In June 2009 the Western Australian Planning Commission (WAPC) released Directions 2031,  its draft spatial
framework for metropolitan Perth. This document is intended to guide the detailed planning and delivery of
housing, infrastructure and services to accommodate an expected increase in Perth's resident population from
1.6 million in 2006 to 2.2 million in 2031. It describes the optimum metropolitan structure required to meet this
demand, and sets targets for the distribution of population, housing and jobs across the sub-regions of the City.
The overarching aspirations of the framework are laudable: but questions can be raised about the market based
assumptions on which delivery of the proposed metropolitan spatial structure depends. More importantly,
implementation of the strategy faces deep challenges, given the realities of planning governance in this jurisdiction.
Directions 2031 is written to provide a spatial dimension to its predecessor, Network City,  which identifies a
range of aspirational strategies for managing Perth's growth sustainably. As such Directions 2031 seeks a
more compact metropolitan region and to constrain urban sprawl and its assumed malaises, such as the
dislocation of places of work from places of residence, poor accessibility to social, cultural and recreational
services, the high costs of infrastructure provision on the urban fringe, and the high environmental costs
associated with increased private vehicle use and the take-up of greenbelt and agricultural land.
Such aspirations are not new (urban planners have sought to contain the growth of Perth, with varying degree of
success, since the development of the Stephenson-Hepburn Plan  in 1955) but are expressed within Directions
2031 in terms of a ‘Connected City' concept, in which a hierarchy of activity centres, with enhanced levels of
housing, employment and services self-sufficiency, are linked via an integrated public and private transport
network. Overarching targets set by the framework include 47% of all new dwellings accommodated within
existing developed areas (infill) (a 50% improvement on current trends) and an increase from 10 to 15 dwellings
per gross hectare for greenfield development  , in order to accommodate 328,000 new dwellings and 353,000
The Connected City model is an attempt to contain urban growth whilst at the same time fostering a redistribution
of employment and services growth at strategic activity nodes within the existing metropolitan footprint, away
from the CBD. Given that 60% of Perth's population lives beyond the inner-middle suburbs, yet lacks the level
of employment self-sufficiency, housing mix, and access to services enjoyed by residents of the
inner-metropolitan area, the spatial framework proposed is, to paraphrase Professor Richard Weller, more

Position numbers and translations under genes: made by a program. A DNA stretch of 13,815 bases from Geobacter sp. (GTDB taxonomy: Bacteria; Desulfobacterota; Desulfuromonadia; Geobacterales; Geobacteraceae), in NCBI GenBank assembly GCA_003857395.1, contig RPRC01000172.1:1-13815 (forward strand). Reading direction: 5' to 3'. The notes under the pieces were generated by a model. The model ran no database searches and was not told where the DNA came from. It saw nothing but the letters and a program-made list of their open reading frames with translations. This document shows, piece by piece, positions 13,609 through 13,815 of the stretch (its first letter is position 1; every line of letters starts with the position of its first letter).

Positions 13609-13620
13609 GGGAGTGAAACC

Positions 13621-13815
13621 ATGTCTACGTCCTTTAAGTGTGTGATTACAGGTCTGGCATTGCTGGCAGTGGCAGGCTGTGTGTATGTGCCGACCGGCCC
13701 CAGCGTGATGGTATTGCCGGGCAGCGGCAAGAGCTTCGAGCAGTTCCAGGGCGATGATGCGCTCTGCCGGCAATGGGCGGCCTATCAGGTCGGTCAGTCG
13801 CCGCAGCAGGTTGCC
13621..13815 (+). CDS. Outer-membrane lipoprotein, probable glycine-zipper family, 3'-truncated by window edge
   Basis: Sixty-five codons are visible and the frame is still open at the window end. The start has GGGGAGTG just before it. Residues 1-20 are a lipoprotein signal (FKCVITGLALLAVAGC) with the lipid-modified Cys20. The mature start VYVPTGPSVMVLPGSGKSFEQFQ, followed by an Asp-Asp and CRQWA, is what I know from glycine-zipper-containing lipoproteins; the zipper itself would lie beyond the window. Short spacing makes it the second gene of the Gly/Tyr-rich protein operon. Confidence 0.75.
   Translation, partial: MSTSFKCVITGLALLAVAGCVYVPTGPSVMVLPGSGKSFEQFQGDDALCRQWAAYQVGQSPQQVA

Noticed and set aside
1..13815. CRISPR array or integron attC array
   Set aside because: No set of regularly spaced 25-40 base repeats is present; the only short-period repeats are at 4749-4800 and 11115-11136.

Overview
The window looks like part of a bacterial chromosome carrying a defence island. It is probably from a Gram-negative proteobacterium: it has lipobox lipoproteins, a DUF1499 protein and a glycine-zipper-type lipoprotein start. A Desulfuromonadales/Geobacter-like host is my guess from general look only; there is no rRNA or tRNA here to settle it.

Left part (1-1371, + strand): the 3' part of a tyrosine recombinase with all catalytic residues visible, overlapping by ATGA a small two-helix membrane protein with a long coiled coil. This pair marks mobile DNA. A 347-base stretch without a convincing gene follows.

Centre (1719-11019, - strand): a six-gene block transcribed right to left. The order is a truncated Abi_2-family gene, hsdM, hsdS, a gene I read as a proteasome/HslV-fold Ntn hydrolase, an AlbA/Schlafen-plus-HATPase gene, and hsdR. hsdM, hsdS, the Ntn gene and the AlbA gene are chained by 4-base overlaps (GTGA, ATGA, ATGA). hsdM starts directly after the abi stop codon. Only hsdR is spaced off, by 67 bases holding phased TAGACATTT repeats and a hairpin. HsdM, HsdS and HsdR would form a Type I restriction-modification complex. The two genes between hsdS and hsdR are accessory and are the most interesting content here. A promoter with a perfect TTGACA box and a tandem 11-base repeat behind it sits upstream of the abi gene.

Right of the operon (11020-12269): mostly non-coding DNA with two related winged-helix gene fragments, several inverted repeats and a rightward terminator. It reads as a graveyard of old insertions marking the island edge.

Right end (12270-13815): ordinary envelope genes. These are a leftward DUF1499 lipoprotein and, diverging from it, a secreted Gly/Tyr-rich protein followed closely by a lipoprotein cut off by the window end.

‘frittata' than ‘fried egg or soufflé', being a departure from a more traditional ‘Core-Periphery' or ‘Growth Corridor'
model of development.
Whilst consolidation will continue to occur in the CBD core, the bulk of growth is planned for selected activity
centres, providing opportunities for localised and self-sufficient employment, residential, recreational and civic
activity, in pursuit of enhanced liveability, prosperity, equity, accessibility and environmental responsibility.
So far so good; a holistic approach to creating places including every planning aspect of sustainable development.
But are these objectives somewhat ‘heroic' given the nature of the economic processes driving the development
of Australia's urban regions and given the reality of current consumer preferences? The elements of housing,
employment, transport and other infrastructure needs appear to have been addressed, but does Directions 2031
leave too much to chance given how the markets for these goods currently operate?
Labour and housing deserve close consideration, since there is a strong link between work, income and skills
and peoples' housing choices, and subsequent patterns of transport usage and access to services. The spatial
dynamics of employment and housing have a fundamental impact on the viability of communities. There is
potential for positive feedback in terms of investment attraction, jobs growth and residential development, if
quality jobs and services co-exist or are highly accessible to residents (and at low transaction costs).
The spatial strategy within Directions 2031 is informed by an analysis of population growth and structure
changes (an ageing population and a migration fuelled growth in young workers and couples with children).
Nevertheless there is a disconnect between the existing spatial pattern of employment and housing take-up
in Perth, and the assumption held with Directions 2031 that this can change within the scope of existing
planning guidelines, without the need for more far reaching policy interventions.
The argument runs like this. Jobs and housing need to be considered in unison if planners are to achieve a
genuinely sustainable community. Jobs, particularly those higher order jobs which drive demand for attractive
goods and services and which fuel the levels of consumption needed to attract a variety of retail businesses,
services and investment to an area, are ‘sticky'; they tend to agglomerate around existing employment centres,